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I Think You're Wrong (But I'm Listening) A Guide to Grace-Filled Political Conversations
Holland, Sarah Stewart
More than ever, politics seems driven by conflict and anger. People sitting together in pews every Sunday have started to feel like strangers, loved ones at the dinner table like enemies. Toxic political dialogue, hate-filled rants on social media, and agenda-driven news stories have become the new norm. It’s exhausting, and it’s too much.In I Think You’re Wrong (But I’m Listening), two working moms from opposite ends of the political spectrum contend that there is a better way. They believe that we can• choose to respect the dignity of every person• choose to recognize that issues are nuanced and can’t be reduced to political talking points• choose to listen in order to understand• choose gentleness and patienceSarah from the left and Beth from the right invite those looking for something better than the status quo to pull up a chair and listen to the principles, insights, and practical tools they have learned hosting their fast-growing podcast Pantsuit Politics. As impossible as it might seem, people from opposing political perspectives truly can have calm, grace-filled conversations with one another - by putting relationship before policy and understanding before argument.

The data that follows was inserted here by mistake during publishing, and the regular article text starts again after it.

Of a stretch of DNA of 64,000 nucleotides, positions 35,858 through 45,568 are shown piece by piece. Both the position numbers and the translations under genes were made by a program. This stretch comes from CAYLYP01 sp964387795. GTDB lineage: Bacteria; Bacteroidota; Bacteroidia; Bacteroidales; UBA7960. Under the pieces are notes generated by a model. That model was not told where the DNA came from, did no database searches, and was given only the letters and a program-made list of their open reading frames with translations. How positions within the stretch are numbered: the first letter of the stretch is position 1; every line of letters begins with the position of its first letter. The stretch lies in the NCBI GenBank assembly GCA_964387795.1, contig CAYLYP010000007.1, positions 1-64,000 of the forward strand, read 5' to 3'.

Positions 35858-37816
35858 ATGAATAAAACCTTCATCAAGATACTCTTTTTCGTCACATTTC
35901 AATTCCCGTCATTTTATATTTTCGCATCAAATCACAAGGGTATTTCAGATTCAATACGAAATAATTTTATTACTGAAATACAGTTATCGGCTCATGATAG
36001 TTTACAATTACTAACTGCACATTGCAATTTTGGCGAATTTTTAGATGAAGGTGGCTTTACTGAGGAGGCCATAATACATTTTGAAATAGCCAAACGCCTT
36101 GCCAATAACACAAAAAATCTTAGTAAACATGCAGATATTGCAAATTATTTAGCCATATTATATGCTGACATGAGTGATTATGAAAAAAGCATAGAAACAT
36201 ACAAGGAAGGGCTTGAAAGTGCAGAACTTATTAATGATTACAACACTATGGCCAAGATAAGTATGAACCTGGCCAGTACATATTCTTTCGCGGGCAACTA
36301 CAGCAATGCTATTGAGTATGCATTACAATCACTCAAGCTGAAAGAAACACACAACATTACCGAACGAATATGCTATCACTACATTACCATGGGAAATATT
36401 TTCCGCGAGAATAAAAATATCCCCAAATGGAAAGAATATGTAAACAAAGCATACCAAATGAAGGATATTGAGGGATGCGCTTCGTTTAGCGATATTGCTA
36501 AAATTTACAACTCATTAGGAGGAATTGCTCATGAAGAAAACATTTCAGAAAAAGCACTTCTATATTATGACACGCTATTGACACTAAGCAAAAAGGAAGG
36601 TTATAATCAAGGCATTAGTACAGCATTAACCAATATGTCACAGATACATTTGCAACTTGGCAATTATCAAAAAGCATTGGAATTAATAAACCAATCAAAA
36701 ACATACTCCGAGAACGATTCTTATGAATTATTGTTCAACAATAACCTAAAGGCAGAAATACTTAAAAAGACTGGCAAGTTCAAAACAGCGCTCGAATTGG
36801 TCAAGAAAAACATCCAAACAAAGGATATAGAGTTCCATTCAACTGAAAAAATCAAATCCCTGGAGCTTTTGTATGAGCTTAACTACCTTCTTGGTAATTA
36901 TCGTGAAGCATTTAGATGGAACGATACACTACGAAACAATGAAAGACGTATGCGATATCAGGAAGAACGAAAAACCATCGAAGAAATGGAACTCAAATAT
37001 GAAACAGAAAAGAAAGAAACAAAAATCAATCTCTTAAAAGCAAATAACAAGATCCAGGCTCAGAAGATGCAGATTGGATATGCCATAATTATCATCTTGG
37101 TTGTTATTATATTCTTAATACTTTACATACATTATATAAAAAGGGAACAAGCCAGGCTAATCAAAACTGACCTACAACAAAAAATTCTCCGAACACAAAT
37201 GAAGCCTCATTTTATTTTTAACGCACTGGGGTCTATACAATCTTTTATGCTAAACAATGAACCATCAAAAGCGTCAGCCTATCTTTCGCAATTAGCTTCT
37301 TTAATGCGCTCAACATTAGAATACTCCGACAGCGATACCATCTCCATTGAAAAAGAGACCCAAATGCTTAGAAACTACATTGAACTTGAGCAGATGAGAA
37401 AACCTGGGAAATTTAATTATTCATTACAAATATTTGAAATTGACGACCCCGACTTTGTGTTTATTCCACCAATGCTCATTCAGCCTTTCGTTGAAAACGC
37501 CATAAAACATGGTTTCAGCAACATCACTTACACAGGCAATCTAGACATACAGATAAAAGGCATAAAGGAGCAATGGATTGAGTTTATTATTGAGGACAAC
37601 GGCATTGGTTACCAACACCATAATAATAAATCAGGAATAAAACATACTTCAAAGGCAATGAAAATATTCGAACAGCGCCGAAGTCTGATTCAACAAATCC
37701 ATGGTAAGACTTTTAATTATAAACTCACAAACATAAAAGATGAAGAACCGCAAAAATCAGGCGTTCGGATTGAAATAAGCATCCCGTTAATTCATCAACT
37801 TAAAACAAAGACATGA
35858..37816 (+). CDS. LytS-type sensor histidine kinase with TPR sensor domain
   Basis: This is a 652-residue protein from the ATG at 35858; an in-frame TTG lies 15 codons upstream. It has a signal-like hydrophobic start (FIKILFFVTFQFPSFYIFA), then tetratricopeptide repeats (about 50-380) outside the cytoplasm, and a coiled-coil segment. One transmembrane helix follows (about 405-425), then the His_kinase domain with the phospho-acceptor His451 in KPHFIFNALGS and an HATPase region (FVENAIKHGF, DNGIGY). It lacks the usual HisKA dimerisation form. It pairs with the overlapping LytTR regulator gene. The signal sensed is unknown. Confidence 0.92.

A guide to learning how to communicate with people who have diametrically opposed opinions from you, how to empathize with them, and how to (possibly) change their minds.America is more polarized than ever. Whether the issue is Donald Trump, healthcare, abortion, gun control, breastfeeding, or even DC vs Marvel, it feels like you can't voice an opinion without ruffling someone's feathers. In today's digital age, it's easier than ever to build walls around yourself. You fill up your Twitter feed with voices that are angry about the same issues and believe as you believe. Before long, you're isolated in your own personalized echo chamber. And if you ever encounter someone outside of your bubble, you don't understand how the arguments that resonate so well with your peers can't get through to anyone else. In a time when every conversation quickly becomes a battlefield, it's up to us to learn how to talk to each other again. In Talking Across the Divide, social justice activist Justin Lee explains how to break through the five key barriers that make people resist differing opinions. With a combination of psychological research, pop-culture references, and anecdotes from Justin's many years of experience mediating contentious conversations, this book will help you understand people on the other side of the argument and give you the tools you need to change their minds--even if they've fallen for "fake news."
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